Enthusiastically, the young adventurers greeted us, gladly instructing us on how to climb the tree. So there I am, staring at a massive oak tree which grandly branches out over the water. I close my eyes feeling much like a young knight being betrothed for his first battle. I bravely take that first step onto the bottom rung. As I open my eyes and step, I am snapped back into reality. Ultimately, that first rung is just a piece of two by four nailed to the tree which felt, at best, quite wobbly. I immediately felt fear, not sure if I could keep climbing. My next step comes. I am beginning to have second thoughts. “What was I thinking? Maybe this wasn’t such a good idea. Maybe I should turn back. I really don’t want to get injured. It would be so much safer to just go back and float along the river in my secure tube.” No! I am instantly reminded of a saying “Courage is not the lack of fear. True courage is facing your fear and taking that next step anyway.” I step onto the next rung desperately grabbing the rungs ahead of me. Climbing and stretching, I victoriously reach the top rung, only to realize I have one more major hurdle, a massive tree trunk. I clutch onto the tree, desperately “holding on for my life.” Bear hugging the tree, I cautiously swing my body around. Finally, I feel my body plop, safely landing on the tree limb. Simultaneously, I hear a huge sigh exit my lips as I begin to look around, proudly admiring my accomplishment. “I made it. I am on the tree limb.” I slowly inch my entire body out moving further away from the sturdiness of the massive trunk. Mistakenly, I look down and again, fear instantly seizes me. It definitely did not look that high from the water below. Glancing back, I begin weighing my options. There are obstacles behind me and obstacles before me. Which ones do I want to encounter? The familiarity of the hurdles I just conquered, or the gripping fear of the unknown? A myriad of feelings overwhelm me. I glance back at the tree trunk which is directly in my path back and not necessarily something I wish to battle again. I peer down at the rushing water below me thinking “There is no way back. I must go forward.” I reach out and grab on to the handle of the swing feeling the abrasive rope enveloped around my hand, still not sure if I want to jump. I faintly hear the cheering of those below, who have bravely “gone before.” Finally I decide, “It’s time to just do it.” I boldly take hold of the handle and jump out of the tree. The rope grabs and begins to swing me across the water. I suddenly begin to feel an unexpected plunge and think “I am not sure this was part of the plan.” Next, my body crashes into the river and I am experiencing a certain saturation of water. Fighting for oxygen, I come up. What happened? I realize that when I jumped out of the tree, the rope grabbed, but I did not hold on and plunged awkwardly into the river. Nevertheless, the river was certainly refreshing, and my short ride was exhilarating. I have decided that I will one day tree swing again because it is indeed, exciting. Next time, I will hold on a little bit tighter.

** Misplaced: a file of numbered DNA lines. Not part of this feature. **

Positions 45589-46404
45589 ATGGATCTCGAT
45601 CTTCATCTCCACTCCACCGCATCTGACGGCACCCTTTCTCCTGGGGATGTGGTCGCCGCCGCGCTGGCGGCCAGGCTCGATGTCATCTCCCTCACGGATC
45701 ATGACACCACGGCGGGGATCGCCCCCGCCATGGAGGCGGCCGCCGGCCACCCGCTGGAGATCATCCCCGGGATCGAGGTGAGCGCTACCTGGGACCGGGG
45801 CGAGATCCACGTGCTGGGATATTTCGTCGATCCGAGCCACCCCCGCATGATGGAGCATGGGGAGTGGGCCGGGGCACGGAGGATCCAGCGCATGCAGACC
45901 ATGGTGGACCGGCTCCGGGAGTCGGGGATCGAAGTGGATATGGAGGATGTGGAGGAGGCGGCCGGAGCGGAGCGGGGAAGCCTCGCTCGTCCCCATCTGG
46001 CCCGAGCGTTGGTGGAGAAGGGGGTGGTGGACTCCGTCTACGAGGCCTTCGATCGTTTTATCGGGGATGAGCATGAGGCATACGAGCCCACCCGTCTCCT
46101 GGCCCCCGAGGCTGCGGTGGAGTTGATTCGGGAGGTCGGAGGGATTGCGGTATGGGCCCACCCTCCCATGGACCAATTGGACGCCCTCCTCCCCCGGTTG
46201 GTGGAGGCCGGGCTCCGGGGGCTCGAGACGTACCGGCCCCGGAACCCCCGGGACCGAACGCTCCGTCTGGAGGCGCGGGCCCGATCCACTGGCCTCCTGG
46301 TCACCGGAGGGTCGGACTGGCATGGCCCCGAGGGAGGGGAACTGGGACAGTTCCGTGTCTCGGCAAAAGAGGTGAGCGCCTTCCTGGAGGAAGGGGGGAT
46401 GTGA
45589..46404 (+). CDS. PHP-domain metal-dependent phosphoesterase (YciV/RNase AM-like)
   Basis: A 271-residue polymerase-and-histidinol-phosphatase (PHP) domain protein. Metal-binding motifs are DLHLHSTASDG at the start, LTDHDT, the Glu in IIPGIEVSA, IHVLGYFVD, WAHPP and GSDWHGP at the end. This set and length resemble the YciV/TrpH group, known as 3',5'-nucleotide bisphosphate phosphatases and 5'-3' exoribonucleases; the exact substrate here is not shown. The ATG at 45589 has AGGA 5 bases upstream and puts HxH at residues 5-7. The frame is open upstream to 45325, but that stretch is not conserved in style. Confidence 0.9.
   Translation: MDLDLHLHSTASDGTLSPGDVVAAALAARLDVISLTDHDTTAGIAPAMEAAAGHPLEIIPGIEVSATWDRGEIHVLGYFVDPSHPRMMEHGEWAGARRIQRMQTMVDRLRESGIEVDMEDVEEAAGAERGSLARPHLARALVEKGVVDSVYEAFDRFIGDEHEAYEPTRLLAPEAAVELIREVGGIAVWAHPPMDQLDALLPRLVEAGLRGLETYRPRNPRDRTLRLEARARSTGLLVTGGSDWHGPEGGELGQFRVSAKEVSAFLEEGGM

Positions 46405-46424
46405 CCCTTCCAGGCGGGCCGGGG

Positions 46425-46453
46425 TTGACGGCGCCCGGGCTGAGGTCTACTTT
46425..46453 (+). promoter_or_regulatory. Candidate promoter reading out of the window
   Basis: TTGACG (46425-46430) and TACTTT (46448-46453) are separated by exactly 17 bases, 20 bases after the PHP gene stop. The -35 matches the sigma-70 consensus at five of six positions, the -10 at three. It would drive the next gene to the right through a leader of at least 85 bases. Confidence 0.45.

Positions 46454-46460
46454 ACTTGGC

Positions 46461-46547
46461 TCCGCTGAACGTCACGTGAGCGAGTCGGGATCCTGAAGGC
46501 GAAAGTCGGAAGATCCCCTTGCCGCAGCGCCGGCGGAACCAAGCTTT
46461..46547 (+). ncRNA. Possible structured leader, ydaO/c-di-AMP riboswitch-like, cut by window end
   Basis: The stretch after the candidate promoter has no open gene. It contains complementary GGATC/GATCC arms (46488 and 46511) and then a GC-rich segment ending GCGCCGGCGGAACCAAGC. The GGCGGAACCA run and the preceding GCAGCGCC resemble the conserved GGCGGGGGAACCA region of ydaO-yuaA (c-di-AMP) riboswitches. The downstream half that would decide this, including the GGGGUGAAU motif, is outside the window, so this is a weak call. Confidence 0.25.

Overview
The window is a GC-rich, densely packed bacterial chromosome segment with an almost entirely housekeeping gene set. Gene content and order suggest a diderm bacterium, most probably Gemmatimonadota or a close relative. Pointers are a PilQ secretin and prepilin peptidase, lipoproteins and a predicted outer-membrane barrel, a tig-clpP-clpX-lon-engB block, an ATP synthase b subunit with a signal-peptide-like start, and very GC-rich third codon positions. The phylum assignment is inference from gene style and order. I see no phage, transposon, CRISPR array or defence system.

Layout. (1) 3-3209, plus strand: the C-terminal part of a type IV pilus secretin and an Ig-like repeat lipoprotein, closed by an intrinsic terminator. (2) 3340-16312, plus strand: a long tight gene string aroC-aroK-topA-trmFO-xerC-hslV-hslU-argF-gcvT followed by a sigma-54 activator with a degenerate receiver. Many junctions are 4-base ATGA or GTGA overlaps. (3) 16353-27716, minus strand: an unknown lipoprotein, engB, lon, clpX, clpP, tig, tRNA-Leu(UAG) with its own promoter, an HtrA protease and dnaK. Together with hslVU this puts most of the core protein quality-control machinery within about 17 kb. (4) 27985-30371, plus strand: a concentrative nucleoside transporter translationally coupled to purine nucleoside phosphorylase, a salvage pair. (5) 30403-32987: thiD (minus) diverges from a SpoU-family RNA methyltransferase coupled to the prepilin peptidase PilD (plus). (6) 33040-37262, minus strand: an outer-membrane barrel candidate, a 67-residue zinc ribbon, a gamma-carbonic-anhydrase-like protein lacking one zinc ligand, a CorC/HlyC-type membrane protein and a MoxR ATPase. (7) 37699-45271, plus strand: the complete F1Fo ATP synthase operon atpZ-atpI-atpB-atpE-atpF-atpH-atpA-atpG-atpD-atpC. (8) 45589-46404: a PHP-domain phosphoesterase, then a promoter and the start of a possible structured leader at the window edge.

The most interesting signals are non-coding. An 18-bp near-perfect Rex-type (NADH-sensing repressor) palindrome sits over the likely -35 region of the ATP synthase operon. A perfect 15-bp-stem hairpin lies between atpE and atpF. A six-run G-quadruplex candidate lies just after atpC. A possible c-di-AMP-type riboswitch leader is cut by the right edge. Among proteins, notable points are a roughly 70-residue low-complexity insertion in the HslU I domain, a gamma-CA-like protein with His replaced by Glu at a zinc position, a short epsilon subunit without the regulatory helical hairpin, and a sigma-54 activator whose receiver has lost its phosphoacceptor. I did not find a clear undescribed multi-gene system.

In many ways, my experience on the water that day is similar to our studying of the Word. We see the preacher that has swung many times on the tree. Surely, we desire to saturate in the Word just like the preacher. So we get the courage up to begin to study and read His Word. We begin to climb the tree and as we get to the top, we realize there are many obstacles in our way. We have a million things that we need to get done that day, and for us to take time to just read seems so overwhelming and often unrealistic. We then purpose in our hearts that we are going to do it. We are going to read and engage His Word. So we step out onto the limb. We read the passage. We decide that we want to go deeper into His Word, so we begin to engage the text. We grab onto the handle of the rope and we jump. Then all of a sudden the living Word interacts with the written Word and the rope grabs, swings us across the water, and Jesus launches us high into the air. After soaring and crashing into the river, God saturates us with His sweet presence. That is what it means to saturate in His Word. It does not matter if when you swing, you go high into the air or if you awkwardly crash into the river. I recall my first moments of purposely saturating in the Word. I remember moments of awkwardness, which felt far from graceful. However, it was a ride that I wanted to experience over and over again.
My hope is that you will desire to experience saturation in the Word, and you will clearly see how saturation has changed my life. God indeed comes. He bends the circumstances of my life and allows me to plunge deep into His presence simply through engaging His Word.
In summary, my message to you is an enthusiastic plea:”Go for it!” Climb the tree. Step out onto the limb. Let go of the familiar. Jump. And let Jesus launch you high into the air as you inadvertently plunge into His presence, beholding the beauty of saturating in His refreshing truth.
*Taken from Chad Seabright & Christy Austin’s forthcoming book: “Life in the Word.”